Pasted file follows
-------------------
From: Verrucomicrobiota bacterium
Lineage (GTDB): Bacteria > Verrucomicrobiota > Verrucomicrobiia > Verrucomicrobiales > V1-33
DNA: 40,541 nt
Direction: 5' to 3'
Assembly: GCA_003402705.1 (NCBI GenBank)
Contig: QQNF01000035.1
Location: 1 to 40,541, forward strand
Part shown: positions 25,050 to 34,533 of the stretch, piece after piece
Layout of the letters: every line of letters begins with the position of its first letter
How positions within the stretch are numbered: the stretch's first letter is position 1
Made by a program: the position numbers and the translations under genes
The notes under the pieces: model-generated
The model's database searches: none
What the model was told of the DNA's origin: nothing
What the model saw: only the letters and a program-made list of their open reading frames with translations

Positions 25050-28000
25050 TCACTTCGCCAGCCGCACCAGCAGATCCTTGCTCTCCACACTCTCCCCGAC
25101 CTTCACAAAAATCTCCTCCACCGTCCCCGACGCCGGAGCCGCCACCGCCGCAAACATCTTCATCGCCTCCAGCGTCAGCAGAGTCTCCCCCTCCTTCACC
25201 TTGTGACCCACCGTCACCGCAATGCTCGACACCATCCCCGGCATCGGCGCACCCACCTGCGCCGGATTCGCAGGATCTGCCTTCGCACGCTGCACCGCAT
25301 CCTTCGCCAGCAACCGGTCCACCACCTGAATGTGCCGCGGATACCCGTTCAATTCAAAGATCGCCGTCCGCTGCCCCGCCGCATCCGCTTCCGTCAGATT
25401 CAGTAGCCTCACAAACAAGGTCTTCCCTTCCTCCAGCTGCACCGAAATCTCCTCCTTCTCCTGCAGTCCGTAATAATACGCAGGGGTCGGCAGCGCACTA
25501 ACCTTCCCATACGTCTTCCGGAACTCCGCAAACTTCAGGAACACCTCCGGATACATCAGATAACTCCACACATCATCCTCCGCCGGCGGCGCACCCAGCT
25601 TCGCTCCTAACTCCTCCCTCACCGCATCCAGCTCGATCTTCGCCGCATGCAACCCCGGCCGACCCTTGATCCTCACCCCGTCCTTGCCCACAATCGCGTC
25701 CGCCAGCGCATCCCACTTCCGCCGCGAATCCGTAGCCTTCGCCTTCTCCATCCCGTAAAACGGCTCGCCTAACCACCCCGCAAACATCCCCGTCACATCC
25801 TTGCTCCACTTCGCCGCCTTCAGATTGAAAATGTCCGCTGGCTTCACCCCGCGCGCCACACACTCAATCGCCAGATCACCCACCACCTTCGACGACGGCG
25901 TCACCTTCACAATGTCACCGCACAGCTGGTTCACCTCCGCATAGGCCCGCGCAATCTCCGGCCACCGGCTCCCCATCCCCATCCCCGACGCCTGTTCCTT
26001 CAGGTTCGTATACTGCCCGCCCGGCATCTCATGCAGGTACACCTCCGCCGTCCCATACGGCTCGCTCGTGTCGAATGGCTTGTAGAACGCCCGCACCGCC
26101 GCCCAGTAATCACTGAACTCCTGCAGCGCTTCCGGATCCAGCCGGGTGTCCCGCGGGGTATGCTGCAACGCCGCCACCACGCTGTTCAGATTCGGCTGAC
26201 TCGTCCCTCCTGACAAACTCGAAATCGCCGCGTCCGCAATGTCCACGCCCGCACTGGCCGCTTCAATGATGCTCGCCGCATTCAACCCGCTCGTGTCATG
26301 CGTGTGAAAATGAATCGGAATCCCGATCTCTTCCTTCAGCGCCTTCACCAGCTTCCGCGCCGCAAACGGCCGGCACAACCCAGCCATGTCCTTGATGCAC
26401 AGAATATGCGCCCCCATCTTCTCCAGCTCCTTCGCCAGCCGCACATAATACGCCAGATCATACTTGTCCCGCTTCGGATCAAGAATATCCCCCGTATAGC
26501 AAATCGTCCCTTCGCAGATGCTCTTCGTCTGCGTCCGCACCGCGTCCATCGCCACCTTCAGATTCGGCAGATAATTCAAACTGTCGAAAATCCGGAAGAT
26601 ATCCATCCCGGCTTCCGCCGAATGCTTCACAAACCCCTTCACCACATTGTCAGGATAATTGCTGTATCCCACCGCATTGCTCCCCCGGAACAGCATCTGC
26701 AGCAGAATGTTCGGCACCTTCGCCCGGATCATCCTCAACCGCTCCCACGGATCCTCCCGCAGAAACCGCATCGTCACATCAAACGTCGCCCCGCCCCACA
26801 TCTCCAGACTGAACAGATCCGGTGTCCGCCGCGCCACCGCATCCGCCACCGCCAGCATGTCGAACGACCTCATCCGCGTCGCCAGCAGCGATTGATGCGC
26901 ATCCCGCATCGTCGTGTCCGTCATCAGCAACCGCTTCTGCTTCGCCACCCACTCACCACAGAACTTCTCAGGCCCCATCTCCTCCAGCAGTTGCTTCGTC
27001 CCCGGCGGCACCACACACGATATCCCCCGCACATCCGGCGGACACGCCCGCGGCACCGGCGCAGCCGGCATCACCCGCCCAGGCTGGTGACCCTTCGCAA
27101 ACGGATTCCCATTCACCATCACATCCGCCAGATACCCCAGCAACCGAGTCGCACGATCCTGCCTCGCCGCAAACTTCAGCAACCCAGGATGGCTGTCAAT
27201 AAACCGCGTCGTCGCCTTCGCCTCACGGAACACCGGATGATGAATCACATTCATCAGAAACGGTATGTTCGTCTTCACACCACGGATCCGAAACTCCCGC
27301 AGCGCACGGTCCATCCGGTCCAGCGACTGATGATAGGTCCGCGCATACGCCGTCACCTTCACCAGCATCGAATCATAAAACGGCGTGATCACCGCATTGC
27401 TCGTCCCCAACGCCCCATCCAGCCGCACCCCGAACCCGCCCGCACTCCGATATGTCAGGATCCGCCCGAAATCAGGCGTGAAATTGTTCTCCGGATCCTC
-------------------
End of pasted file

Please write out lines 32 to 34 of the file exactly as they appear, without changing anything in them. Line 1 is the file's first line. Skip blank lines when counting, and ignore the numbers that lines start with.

26501 AAATCGTCCCTTCGCAGATGCTCTTCGTCTGCGTCCGCACCGCGTCCATCGCCACCTTCAGATTCGGCAGATAATTCAAACTGTCGAAAATCCGGAAGAT
26601 ATCCATCCCGGCTTCCGCCGAATGCTTCACAAACCCCTTCACCACATTGTCAGGATAATTGCTGTATCCCACCGCATTGCTCCCCCGGAACAGCATCTGC
26701 AGCAGAATGTTCGGCACCTTCGCCCGGATCATCCTCAACCGCTCCCACGGATCCTCCCGCAGAAACCGCATCGTCACATCAAACGTCGCCCCGCCCCACA